‘Beautiful’ partnership benefits children in Moffat County Schools
A partnership to provide health services to children in Craig has been renewed and expanded.
After the resignation of their school nurse, in the fall of 2016, the school district contracted health services through Memorial Regional Health.
MRH has the low bid for contracted services. The cost was within the existing school district budget.
Before the start of the school year the partnership between Memorial Regional Health and Moffat County was renewed and expanded.
“The relationship is beautiful… so seamless and smooth,” said MRH Vice President of Nursing and Chief Nursing Officer Amy Peck.
She oversees the registered nurse and a team of health techs employed by MRH to work in Craig schools.
Since the first contract was signed, Memorial Regional Health staff:
• Worked with all providers in the valley and specialists in Denver and Grand Junction to provide services to children.
• Developed a resource in each school for annual state audits and surveys.
• Educated school teachers and staff on how to handle standard emergencies, and the top four emergencies, that occur in schools.
• Provided health information and participated in special plans for students needing additional support.
• Delivered health education to parents and school staff to help them in provide the best health care to children through regular newsletters.
• Helped parents and guardians connect with organizations, like the Lions Club eye program, to help meet the health care need of children.
• Provided sports physicals for high school and middle school children.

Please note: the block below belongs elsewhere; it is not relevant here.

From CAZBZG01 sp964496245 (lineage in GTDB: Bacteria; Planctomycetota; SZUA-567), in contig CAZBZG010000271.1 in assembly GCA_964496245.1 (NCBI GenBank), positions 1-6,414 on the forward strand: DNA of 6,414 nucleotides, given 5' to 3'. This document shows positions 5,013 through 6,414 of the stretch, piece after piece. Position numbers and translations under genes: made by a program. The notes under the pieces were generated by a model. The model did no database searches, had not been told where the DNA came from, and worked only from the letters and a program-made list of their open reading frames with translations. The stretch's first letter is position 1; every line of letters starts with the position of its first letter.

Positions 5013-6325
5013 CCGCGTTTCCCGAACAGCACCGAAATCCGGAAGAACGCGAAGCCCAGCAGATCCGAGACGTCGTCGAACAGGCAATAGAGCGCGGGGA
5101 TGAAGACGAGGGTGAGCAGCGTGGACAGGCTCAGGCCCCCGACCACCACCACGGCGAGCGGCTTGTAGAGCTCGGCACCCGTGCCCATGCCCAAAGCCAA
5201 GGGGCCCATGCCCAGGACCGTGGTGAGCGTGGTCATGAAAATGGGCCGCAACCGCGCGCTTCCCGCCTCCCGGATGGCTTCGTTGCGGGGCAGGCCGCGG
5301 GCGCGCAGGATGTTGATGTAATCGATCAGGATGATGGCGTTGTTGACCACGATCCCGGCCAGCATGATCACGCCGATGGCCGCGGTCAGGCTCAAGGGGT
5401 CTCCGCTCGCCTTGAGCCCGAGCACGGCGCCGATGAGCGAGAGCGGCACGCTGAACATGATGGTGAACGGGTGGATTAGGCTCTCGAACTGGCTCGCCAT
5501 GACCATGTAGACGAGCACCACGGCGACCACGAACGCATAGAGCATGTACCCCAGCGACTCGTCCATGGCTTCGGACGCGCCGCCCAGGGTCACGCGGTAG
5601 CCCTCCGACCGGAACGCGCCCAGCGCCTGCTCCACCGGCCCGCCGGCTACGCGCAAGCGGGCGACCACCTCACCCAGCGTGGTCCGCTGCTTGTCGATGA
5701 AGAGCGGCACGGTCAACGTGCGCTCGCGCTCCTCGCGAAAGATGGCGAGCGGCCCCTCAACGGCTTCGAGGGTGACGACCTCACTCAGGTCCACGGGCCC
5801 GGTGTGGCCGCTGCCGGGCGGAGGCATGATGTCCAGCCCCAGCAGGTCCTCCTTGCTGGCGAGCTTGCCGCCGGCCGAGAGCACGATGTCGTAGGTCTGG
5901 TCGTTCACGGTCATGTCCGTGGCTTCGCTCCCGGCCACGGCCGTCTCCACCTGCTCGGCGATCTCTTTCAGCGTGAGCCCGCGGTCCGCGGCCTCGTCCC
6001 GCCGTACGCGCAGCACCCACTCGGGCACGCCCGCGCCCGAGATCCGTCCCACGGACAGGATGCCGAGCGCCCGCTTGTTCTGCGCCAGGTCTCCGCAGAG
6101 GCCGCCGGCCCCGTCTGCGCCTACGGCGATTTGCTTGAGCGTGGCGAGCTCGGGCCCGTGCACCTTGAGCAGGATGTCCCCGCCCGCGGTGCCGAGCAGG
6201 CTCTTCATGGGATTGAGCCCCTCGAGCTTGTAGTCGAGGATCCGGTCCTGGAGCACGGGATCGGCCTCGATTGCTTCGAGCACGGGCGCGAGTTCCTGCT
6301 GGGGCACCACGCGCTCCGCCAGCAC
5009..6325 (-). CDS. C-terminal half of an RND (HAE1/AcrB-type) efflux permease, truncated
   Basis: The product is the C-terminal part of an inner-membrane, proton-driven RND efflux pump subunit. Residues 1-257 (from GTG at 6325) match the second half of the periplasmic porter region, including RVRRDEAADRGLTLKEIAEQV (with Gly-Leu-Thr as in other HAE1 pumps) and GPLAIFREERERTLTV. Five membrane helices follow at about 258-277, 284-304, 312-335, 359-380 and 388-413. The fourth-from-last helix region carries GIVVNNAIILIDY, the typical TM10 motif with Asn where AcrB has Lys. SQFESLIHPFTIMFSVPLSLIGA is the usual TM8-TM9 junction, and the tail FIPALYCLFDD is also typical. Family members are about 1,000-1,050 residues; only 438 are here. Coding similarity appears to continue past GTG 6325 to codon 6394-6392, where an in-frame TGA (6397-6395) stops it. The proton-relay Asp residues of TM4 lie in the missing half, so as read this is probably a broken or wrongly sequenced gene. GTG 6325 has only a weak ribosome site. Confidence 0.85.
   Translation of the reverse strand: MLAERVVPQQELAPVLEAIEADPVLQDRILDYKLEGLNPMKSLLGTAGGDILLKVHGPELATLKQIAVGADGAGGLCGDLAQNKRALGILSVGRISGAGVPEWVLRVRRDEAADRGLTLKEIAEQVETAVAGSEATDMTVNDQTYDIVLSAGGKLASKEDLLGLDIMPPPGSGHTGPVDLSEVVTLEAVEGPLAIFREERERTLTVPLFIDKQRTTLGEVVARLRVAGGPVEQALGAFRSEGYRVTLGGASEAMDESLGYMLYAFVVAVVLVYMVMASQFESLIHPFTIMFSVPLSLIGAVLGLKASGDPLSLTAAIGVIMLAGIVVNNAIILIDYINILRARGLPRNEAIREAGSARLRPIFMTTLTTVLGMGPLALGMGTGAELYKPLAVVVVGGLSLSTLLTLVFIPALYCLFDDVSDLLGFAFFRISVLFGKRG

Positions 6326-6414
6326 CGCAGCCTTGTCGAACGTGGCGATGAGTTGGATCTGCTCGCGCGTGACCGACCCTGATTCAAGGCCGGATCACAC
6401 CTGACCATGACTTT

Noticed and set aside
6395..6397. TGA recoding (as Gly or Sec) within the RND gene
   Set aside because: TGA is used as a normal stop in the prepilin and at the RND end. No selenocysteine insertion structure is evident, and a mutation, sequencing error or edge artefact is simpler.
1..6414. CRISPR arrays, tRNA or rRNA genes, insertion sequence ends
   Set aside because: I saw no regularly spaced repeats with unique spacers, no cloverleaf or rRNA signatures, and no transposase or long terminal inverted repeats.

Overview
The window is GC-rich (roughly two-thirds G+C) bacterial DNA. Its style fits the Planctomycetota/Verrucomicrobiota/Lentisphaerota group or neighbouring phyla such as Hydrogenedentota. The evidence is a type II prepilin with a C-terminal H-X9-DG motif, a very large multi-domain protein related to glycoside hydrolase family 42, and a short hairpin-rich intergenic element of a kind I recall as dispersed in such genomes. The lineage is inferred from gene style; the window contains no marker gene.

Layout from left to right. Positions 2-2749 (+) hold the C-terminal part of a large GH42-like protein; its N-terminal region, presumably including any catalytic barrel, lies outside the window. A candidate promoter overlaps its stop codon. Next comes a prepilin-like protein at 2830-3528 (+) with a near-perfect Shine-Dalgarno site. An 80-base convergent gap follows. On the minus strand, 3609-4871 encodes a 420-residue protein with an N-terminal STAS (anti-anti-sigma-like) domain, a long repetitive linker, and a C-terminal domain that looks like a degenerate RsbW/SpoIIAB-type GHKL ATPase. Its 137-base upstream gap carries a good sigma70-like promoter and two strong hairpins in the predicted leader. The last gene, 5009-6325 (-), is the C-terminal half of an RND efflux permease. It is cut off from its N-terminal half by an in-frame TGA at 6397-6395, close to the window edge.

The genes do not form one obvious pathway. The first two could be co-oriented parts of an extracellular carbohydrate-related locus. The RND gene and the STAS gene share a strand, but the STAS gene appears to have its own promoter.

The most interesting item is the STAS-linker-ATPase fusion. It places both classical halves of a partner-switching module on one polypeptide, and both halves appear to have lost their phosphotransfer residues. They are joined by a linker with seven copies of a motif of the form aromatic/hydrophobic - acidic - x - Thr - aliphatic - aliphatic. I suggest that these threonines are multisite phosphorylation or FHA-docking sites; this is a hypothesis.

• Held a health fair for school district employees.
• Provided registered nurses and doctors for a variety of classes and lectures.
• Began work to standardize the immunization process.
In the spring, school district employees were anonymously surveyed to help evaluate the program.
One person wrote, “health services have been much improved since Moffat County School District entered into a contract (with MRH).”
The first contract spread five health techs across six buildings. Of the people responding to the survey, almost all, felt there needed to be a health tech in each building. For example, one respondent wrote, “worried about lawsuits from parents without a tech in each building.”
This year the program was awarded an additional $8,000, a total of $180,000, to continue services and to place a health tech in every school.
Health techs are part-time from 10 a.m. to 2 p.m. at two of the elementary schools and full-time in the other four Craig schools.
“We have some students with higher medical needs in some of the elementary schools and others are healthier, so we have strategically placed the full time health techs in schools with higher needs and utilization,” Peck said.
Over the summer the MRH health services team underwent a variety of additional training. One of the training programs focused on mental health and should help them to better identify mental health problems.
“Mental health has always been a problem,” Peck said. “We are getting to a place where it is more accepted that it is a disease process. It’s something that the schools struggle with, our hospital struggles with, our community struggles with and our nation struggles with, so yes it is one of the issues we deal with.”
Having health techs in each school allows them to build relationships, monitor trends and patterns with students, something Peck believes will help the team use their training to continue to improve the mental health side of their services.
Working on the inside of the schools has given Peck a new appreciation for educators.
“Seeing these teachers, their compassion, and how much they stress over their students is an amazing thing,” she said.
Contact Sasha Nelson at 970-875-1794 or snelson@CraigDailyPress.com.
Thousands of babies in the U.S. die suddenly and unexpectedly each year. Half of these deaths, known as sudden unexpected infant death (SUID), are due to sudden infant death syndrome (SIDS).